Alienation

by: Rabbi Jeremy Rosen

There is a sad story this week in the Torah of a young man whose mother was Israelite but whose father was Egyptian. He had been welcomed into the children of Israel based on his mother’s status and left Egypt with them. But when it came to which tribe he belonged to, he did not fit in anywhere. Tribes were decided by fathers and he had no Jewish father. Obviously, he felt rejected, unwanted and became bitter. He rebelled against society and ended up on the wrong side of the law.

A lot of Midrash has embellished this story. The father of the boy was the Egyptian task master that Moses had killed for his acts of oppression including raping this woman. On the other hand, the mother is named as Shlomit Bat Divri. The name seems to give her away a woman who spoke too much, fraternized with the enemy and gossiped. All taken from her name of saying Shalom and speaking, Divri, to all and sundry. Of course, this is Midrash.

But we also have to add the possibility that she was a good mother who cared for her son and tried to help him integrate into the Israelites and be a responsible, positive member of society. She either failed or the forces against her were overwhelming.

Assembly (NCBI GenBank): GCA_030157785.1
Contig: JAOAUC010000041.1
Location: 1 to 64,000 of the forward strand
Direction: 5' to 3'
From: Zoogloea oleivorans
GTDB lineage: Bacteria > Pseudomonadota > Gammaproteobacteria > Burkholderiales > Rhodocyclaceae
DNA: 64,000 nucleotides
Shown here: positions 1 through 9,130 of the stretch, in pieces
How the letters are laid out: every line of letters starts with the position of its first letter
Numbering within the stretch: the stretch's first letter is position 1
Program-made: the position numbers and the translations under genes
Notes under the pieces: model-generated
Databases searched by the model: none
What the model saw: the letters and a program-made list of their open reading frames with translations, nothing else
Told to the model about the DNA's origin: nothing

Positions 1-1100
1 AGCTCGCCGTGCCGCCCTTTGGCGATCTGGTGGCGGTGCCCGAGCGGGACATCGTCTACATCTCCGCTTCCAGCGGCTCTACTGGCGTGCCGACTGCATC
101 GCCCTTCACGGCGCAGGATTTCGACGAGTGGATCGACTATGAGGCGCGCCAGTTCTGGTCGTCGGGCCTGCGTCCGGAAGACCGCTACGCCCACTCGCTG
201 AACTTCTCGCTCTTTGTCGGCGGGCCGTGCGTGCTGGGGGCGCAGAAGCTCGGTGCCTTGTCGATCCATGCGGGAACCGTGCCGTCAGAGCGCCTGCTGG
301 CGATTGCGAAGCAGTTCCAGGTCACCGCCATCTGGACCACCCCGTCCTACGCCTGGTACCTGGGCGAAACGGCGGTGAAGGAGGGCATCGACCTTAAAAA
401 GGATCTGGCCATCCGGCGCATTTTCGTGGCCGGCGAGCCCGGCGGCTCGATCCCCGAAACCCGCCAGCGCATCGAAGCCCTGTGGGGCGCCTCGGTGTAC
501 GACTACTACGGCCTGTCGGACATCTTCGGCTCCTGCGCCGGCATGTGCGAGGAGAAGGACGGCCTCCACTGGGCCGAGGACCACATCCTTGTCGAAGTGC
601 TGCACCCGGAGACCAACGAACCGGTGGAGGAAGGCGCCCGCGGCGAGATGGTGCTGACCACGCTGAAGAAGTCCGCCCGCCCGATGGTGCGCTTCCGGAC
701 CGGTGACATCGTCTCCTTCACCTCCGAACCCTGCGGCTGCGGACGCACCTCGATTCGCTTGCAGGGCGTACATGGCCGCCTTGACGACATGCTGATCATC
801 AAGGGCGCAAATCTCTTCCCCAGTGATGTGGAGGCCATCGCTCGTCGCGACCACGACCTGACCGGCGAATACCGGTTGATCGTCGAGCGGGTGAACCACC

This is such a modern story. We have been seeing all these rebellious youngsters who have felt victimized and rejected by society. No doubt in part this was because they were brought up in dysfunctional homes without the stability of a nuclear family. And doubtless their sense of alienation has been exacerbated by poor education. The result has been young men and women whose only response is to turn to drugs, looting and violence.

And yet vast sums of money have been poured into these societies in welfare and entitlements and even so there seems to be no light at the end of the tunnel. I am not saying that society shares no blame. Prejudice exists, police brutality exists, money is diverted, corruption is endemic and failing schools are protected by Unions which refuse to allow for reforms. They insist in protecting their members rather than the children they should be helping.

But for all that there are countless examples of young Black men and women who do well and rise out of the ghettos and ghetto mentalities.

The reason is that whatever disadvantages one may have had in life it is still possible if one is determined to rise. One must take responsibility for one’s actions. And that is the message of this story. Moses was not certain what to do. He had to go back to ask God. But why, if the Laws had already been given on Sinai? Perhaps Moses felt for this boy, was sensitive to his suffering. Perhaps he was looking for a way out of condemning him despite his undermining in public the foundation of Israelite religious life.

However, much we may understand and sympathize with the young man’s predicament, he is the only person who can decide either to give in to hate or to rise above it. The Torah teaches us to take responsibility and work hard to make the most of our gifts or to suffer the consequences.